Sunday, September 2, 2012
A few years back I bought and read a book by Dr. Benjamin H. Natelson called Your Symptoms are Real. I have read a great many books on neuroimmune illness, CFS, diet, lyme disease, gut ecology, B12 and so on. Dr. Natelson’s book did not distinguish itself in any particular way - except for one detail. On page 161, Dr Natelson mentioned the benefit of using a pedometer to track increased or decreased movement in illnesses involving fatigue and Post Exertional Malaise. This seemed a good idea so I bought the pedometer type that he suggested (Yamax 701) and had my patient begin wearing it. Like many things the novelty of compiling data on steps taken per day diminished - and more serious circumstances emerged that overwhelmed us, and the pedometer was set aside. However I did not lose interest in nor did I forget the idea – and the subject has revisited me.
Four months ago I stumbled, through my son Peter, upon a newer type of pedometer called a Fitbit. This device is worn clipped on a belt or pants and counts both steps and stairs climbed. What I found most interesting was that this device downloads its information wirelessly to a program on your computer. In this way, it collects or compiles all the data over days, months and years. It has a small way station where you can charge the battery. Each time this way station is plugged into the computer it automatically and wirelessly downloads the most recent information. This download can be done on a daily or weekly basis.
The Fitbit costs about $100 and you can read more about it here: fitbit.com
The wonderful thing about the Fitbit tracker is that it provides objective information or relatively objective information. This is particularly welcome news in an illness that has no tracker of betterment or improvement on therapy. Everything in ME/CFS is self-reported - subjective reporting of the patient, usually via a form. This pedometer device eliminates the uncertainty, bias and confusion of subjective reporting, at least in one category.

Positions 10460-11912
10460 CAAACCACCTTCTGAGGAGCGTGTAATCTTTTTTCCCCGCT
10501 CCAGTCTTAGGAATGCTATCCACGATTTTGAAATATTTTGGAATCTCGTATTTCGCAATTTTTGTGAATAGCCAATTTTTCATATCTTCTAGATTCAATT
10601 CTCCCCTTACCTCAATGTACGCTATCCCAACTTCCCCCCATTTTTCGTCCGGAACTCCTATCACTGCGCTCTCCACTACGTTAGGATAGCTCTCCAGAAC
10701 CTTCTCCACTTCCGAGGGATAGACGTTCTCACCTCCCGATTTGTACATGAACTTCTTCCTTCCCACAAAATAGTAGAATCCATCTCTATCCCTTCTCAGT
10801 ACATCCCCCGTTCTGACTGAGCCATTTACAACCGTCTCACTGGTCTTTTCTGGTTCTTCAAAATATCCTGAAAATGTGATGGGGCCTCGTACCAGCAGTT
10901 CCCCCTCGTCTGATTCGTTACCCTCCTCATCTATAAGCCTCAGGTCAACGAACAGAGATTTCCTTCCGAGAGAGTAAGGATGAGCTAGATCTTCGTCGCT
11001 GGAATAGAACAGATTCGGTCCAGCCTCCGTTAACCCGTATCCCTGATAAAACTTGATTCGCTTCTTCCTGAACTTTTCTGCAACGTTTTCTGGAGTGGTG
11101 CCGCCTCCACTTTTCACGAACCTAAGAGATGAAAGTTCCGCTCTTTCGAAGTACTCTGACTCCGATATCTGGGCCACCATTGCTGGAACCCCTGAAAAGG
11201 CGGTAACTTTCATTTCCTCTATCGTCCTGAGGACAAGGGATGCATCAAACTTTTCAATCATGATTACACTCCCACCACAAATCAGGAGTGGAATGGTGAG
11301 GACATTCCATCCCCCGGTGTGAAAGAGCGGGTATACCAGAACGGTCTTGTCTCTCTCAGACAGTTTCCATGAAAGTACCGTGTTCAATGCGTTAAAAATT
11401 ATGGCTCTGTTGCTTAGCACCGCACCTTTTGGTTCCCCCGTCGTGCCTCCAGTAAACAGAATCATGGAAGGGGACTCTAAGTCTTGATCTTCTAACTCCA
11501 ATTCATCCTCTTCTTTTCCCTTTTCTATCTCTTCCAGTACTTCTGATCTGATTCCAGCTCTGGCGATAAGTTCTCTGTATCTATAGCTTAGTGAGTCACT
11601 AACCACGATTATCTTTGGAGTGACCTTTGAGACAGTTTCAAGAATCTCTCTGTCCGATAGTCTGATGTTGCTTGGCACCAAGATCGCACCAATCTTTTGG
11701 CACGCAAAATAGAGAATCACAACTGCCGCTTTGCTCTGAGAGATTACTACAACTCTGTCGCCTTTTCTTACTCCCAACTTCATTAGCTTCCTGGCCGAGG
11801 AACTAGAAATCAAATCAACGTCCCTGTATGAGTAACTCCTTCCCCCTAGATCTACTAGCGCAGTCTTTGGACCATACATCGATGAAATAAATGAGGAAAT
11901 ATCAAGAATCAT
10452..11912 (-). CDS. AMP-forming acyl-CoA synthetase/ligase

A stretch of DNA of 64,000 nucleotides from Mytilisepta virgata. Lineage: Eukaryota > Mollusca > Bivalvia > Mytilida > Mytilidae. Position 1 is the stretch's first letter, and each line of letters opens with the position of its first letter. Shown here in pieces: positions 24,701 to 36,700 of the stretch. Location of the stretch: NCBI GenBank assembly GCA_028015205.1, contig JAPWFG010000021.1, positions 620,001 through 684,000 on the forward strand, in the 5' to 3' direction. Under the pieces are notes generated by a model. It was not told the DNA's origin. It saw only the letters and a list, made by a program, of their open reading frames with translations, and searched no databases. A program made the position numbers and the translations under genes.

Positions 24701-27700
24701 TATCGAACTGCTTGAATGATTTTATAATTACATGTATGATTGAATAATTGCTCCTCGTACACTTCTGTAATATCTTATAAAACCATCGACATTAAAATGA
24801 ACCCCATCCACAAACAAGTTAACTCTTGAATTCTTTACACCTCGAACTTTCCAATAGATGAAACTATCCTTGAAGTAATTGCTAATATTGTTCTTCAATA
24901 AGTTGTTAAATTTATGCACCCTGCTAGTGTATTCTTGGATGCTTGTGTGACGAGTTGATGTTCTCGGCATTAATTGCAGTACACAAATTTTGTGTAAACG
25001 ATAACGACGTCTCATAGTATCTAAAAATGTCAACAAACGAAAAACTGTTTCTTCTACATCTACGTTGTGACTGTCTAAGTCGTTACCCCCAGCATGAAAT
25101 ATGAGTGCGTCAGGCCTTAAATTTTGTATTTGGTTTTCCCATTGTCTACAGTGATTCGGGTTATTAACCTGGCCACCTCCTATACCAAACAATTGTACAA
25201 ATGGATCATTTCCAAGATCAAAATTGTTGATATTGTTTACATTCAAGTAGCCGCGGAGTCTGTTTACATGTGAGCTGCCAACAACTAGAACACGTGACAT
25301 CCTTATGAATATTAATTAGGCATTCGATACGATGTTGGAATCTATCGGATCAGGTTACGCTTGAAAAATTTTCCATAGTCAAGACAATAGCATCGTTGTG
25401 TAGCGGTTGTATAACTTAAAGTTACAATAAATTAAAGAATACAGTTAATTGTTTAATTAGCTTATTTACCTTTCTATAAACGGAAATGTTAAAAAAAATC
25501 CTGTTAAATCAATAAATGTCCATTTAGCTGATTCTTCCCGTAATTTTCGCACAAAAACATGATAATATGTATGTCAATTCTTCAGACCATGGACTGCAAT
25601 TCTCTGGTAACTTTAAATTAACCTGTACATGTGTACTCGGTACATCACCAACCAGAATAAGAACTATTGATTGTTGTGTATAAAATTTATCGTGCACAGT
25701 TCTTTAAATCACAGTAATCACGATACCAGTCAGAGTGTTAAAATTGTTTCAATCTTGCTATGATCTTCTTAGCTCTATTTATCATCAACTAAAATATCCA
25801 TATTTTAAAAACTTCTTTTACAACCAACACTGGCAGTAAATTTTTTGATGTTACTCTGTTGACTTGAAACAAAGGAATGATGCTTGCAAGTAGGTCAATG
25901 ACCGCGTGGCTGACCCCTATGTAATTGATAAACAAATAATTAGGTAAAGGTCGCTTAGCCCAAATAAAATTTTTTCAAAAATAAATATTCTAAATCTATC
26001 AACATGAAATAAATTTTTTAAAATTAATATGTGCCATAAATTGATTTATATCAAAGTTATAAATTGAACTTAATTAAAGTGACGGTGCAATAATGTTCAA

The Fitbit purports to be accurate. To me accuracy is less important than consistency. In my case, I pay less attention to the daily steps and more attention to the monthly steps. The program for the Fitbit graphs movement in daily, weekly, monthly and yearly categories.
I know of a number of ME/CFS patients who use this device. All attest to its benefits. One of them has used this device now for four months. She puts it on and gives it no thought - except to program it or recharge the battery. One great advantage is that health care supporters can access the information. For the month of May, this particular patient took an average of 1800 steps per day. In the month of August, the steps averaged 3000. The months in between indicated gradual, measured improvement.
(The question of why this improvement has taken place is another, very confusing matter, and will be addressed in later posts.)
The Fitbit can be used for both general tracking and for specific situations. For instance, if a patient was beginning a new therapy, like GcMAF or Rituximab or Enbrel, he or she could use a Fitbit device to establish a baseline. Over the next six months or so, the patient and physician could both get important information about the patient’s increased or decreased ability to move. The numbers tell the story.
Through my experience with diabetes I have been convinced of the importance of tracking devices. A tracker, particularly a tracking blood test, is absent in ME/CFS - and there is a great need for something to be developed. With existing testing there are various possibilities – NK functionality (LU30), CD57, c4a, MMP-9, Methylation panel, Acumen mitochondrial testing, Nagalase or a combination of all of these. Perhaps others would have suggestions here?
In fighting through the variables of this illness, one longs for something specific, something one can accept for real or as real. In a small way, the Fitbit does its part.